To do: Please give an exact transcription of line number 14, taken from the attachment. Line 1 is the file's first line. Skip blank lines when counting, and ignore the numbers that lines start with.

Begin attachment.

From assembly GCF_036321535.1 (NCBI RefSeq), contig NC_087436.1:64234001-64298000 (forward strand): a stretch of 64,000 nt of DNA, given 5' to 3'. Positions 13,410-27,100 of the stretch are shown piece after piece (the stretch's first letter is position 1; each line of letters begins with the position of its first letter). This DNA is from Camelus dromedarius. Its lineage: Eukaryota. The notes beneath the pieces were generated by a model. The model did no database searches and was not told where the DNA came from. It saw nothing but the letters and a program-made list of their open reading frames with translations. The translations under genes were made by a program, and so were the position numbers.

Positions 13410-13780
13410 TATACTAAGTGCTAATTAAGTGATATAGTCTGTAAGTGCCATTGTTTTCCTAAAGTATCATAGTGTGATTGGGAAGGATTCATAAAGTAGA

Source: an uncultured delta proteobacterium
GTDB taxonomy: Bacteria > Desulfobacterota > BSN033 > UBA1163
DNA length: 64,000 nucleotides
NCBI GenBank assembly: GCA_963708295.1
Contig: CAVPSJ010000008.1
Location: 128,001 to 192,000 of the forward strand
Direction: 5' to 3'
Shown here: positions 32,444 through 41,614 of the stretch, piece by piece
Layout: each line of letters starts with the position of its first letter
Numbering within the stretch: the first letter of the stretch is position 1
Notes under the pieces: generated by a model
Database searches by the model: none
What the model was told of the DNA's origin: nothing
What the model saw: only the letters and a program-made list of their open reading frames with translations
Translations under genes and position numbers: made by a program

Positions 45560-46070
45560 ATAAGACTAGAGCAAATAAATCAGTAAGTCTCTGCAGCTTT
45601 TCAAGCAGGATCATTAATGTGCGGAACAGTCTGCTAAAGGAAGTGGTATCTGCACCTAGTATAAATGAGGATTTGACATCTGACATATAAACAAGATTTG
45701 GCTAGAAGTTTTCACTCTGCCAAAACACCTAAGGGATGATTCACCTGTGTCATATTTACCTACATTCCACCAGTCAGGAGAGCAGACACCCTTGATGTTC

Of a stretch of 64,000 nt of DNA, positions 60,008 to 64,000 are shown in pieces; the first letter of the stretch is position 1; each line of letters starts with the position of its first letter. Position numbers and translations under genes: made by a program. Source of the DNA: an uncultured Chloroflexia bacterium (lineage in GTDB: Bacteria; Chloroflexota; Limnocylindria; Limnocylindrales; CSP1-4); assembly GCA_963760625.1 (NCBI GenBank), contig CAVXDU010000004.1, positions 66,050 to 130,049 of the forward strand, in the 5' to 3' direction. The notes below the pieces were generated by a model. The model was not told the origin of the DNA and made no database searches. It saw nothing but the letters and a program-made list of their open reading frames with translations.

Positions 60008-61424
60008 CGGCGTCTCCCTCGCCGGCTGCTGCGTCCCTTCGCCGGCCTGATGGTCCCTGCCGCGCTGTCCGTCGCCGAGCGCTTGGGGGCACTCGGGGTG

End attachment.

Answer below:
Notes under the pieces: generated by a model